At times, Adams charged, Franklin was hypocritical, a poor negotiator, and a misguided politician. But his essay also included some of the most nuanced words of appreciation written by any contemporary: Franklin had a great genius, original, sagacious and inventive, capable of discoveries in science no less than of improvement in the fine arts and the mechanical arts. He had a vast imagination … He had with at will. He had a humor that, when he pleased, was delicate and delightful. He had a satire that was good-natured or caustic, Horace or Juvenal, Swift or Rabelais, at his pleasure. He had talents for irony, allegory and fable that he could adapt with great skill to the promotion of moral and political truth. He was a master of that infantile simplicity which the French call naivete, which never fails to charm.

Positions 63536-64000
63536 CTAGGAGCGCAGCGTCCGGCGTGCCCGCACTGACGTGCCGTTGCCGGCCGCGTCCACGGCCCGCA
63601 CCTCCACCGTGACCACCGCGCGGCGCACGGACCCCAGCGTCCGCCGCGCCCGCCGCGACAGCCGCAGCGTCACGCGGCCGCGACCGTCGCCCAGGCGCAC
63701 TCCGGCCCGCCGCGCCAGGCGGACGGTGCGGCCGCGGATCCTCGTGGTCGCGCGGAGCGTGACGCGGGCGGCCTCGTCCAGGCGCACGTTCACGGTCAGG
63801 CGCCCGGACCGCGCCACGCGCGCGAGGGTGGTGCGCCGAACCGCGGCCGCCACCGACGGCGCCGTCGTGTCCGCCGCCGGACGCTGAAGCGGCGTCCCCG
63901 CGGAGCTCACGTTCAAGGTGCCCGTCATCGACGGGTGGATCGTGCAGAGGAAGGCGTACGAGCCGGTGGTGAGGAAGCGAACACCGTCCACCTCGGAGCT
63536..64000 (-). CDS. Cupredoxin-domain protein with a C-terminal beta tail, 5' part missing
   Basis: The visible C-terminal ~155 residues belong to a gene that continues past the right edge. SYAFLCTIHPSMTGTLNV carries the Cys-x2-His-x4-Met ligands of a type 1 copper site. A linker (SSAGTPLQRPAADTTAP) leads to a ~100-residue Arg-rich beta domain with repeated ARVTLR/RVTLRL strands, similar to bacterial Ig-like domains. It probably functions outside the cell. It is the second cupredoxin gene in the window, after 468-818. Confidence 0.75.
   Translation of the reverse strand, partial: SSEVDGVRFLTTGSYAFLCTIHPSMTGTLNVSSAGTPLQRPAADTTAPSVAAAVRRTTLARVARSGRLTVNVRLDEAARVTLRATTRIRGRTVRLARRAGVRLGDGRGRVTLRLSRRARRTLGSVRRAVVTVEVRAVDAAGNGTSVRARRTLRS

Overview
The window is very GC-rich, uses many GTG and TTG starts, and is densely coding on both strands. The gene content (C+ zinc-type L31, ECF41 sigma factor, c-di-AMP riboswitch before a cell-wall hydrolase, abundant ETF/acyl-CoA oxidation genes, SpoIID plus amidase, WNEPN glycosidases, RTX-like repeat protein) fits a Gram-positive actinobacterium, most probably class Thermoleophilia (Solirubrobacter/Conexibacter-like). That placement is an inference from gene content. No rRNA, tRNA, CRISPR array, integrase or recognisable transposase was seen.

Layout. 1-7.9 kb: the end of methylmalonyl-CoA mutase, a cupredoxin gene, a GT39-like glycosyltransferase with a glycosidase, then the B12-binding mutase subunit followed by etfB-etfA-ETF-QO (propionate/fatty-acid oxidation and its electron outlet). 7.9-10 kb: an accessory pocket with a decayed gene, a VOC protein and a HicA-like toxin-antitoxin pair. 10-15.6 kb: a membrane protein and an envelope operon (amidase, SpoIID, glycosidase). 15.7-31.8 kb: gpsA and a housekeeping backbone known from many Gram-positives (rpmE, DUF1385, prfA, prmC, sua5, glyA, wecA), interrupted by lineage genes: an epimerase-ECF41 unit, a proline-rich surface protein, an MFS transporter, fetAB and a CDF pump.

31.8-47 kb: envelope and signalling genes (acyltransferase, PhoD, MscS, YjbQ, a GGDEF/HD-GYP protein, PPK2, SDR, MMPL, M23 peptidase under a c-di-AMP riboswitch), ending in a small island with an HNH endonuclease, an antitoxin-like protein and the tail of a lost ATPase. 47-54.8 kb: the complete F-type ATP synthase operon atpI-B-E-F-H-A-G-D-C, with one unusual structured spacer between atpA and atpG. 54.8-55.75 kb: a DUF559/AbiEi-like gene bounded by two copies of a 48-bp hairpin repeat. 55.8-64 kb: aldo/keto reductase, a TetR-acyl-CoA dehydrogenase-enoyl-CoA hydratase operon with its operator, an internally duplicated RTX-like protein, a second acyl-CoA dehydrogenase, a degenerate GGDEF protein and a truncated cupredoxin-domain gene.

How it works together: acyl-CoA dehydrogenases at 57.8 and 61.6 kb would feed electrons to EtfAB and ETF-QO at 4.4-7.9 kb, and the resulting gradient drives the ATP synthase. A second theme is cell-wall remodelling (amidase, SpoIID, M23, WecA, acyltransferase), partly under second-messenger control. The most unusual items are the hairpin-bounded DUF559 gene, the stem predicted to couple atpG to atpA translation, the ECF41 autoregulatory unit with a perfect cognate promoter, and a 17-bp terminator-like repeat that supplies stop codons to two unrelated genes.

Franklin’s belief that he could best serve God by serving his fellow man may strike some as mundane, but it was in truth a worthy creed that he deeply believed and faithfully followed. He was remarkably versatile in this service. He devised legislatures and lightning rods, lotteries and lending libraries. He sought practical ways to make stoves less smoky and commonwealths less corrupt. He organized neighborhood constabularies and international alliances. He combined two types of lenses to create bifocals and two concepts of representation to foster the nation’s federal compromise. As his friend the French statesman Turgot said in his famous epigram, Eripuit coelo fulmen sceptrumque tyrannis, he snatched lightning from the sky and the scepter from tyrants. All of this made him the most accomplished American of his age and the most influential in inventing the type of society America would become. Indeed, the roots of much of what distinguishes the nation can be found in Franklin: its cracker-barrel humor and wisdom; its technological ingenuity; its pluralistic tolerance; its ability to weave together individualism and community cooperation; its philosophical pragmatism; its celebration of meritocratic mobility; the idealistic streak ingrained in its foreign policy; and the Main Street (or Market Street) virtues that serve as the foundation for its civic values. He was egalitarian in what became the American sense: he approved of individuals making their way to wealth through diligence and talent, but opposed giving special privileges to people based on their birth. His focus tended to be on how ordinary issues affect everyday lives, and on how ordinary people could build a better society But that did not make him an ordinary man. Nor did it reflect a shallowness. On the contrary, his vision of how to build a new type of nation was both revolutionary and profound. Although he did not embody each and every transcendent or poetic ideal, he did embody the most practical and useful ones. That was his goal, and a worthy one it was. Through it all, he trusted the hearts and minds of his fellow leather-aprons more than he did those of any inbred elite. He saw middle-class values as a source of social strength, not as something to be derided. His guiding principle was a “dislike of everything that tended to debase the spirit of the common people.” Few of his fellow founders felt this comfort with democracy so fully, and none so intuitively. From the age of 21, when he first gathered his Junto, he held true to a fundamental ideal with unwavering and at times heroic fortitude: a faith in the wisdom of the common citizen that was manifest in an appreciation for democracy and an opposition to all forms of tyranny It was a noble ideal, one that was transcendent and poetic in its own way. And it turned out to be, as history proved, a practical and useful one as well.